Author(s): Seals DR
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Abstract The primary purpose of this study was to determine whether the sympathetic neural activation induced by isometric exercise is influenced by the size of the contracting muscle mass. To address this, in nine healthy subjects (aged 19-27 yr) we measured heart rate, systolic arterial blood pressure, and muscle sympathetic nerve activity in the leg (MSNA; peroneal nerve) before (control) and during 2.5 min of isometric handgrip exercise (30\% of maximal voluntary force). Exercise was performed with the right and left arms separately and with both arms simultaneously (random order). During exercise, heart rate, systolic pressure, and MSNA increased above control under all conditions (P less than 0.05). For each variable, the magnitudes of the increases from control to the end of exercise were significantly greater when exercise was performed with two arms compared with either arm alone (P less than 0.05). In general, the increases in heart rate, systolic pressure, and MSNA elicited during two-arm exercise were significantly less than the simple sums of the responses evoked during exercise of each arm separately. These findings indicate that the magnitude of the sympathetic neural activation evoked during isometric exercise in humans is determined in part by the size of the active muscle mass. In addition, our results suggest that the sympathetic cardiovascular adjustments elicited during exercise of separate limbs are not simply additive but instead exhibit an inhibitory interaction (i.e., neural occlusion).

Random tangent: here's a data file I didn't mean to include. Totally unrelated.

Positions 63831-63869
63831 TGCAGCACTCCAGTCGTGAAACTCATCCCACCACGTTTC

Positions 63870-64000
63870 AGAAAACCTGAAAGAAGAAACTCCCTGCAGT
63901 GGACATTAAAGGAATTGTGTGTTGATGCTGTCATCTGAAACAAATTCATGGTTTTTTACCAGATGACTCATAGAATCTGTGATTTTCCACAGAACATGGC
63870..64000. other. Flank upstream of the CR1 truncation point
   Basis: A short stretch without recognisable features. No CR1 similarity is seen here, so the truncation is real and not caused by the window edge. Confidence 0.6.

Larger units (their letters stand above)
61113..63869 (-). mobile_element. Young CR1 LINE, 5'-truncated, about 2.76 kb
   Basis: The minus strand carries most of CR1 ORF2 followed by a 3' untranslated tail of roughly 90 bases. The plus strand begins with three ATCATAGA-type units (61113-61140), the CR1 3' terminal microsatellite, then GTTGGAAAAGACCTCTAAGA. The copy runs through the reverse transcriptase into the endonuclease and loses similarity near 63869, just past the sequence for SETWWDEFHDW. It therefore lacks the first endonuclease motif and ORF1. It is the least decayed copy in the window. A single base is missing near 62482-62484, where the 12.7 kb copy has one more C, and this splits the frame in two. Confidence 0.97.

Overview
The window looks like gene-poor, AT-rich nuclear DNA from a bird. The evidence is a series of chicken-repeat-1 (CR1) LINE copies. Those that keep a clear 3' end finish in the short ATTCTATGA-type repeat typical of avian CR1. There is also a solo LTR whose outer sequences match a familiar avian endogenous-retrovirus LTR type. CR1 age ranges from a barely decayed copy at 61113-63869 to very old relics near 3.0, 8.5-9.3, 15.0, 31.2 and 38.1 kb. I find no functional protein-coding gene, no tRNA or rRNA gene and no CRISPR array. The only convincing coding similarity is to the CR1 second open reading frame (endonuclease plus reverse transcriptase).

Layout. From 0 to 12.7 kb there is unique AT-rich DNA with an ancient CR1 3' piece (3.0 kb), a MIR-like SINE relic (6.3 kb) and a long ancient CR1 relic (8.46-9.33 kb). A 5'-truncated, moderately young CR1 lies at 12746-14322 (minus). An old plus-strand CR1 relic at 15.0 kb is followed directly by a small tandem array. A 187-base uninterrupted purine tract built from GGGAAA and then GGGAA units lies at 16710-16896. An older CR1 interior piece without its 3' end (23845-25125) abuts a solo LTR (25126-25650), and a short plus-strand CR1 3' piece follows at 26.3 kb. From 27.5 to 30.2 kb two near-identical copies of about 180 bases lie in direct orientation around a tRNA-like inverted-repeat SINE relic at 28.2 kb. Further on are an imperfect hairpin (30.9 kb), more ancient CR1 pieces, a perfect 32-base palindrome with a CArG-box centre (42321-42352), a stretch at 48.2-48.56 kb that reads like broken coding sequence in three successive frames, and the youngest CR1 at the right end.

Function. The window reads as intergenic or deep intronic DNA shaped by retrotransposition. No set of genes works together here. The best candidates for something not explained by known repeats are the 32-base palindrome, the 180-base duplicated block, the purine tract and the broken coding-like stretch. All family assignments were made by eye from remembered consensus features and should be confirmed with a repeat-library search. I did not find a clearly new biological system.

This article was published in J Appl Physiol (1985)
and referenced in Journal of Novel Physiotherapies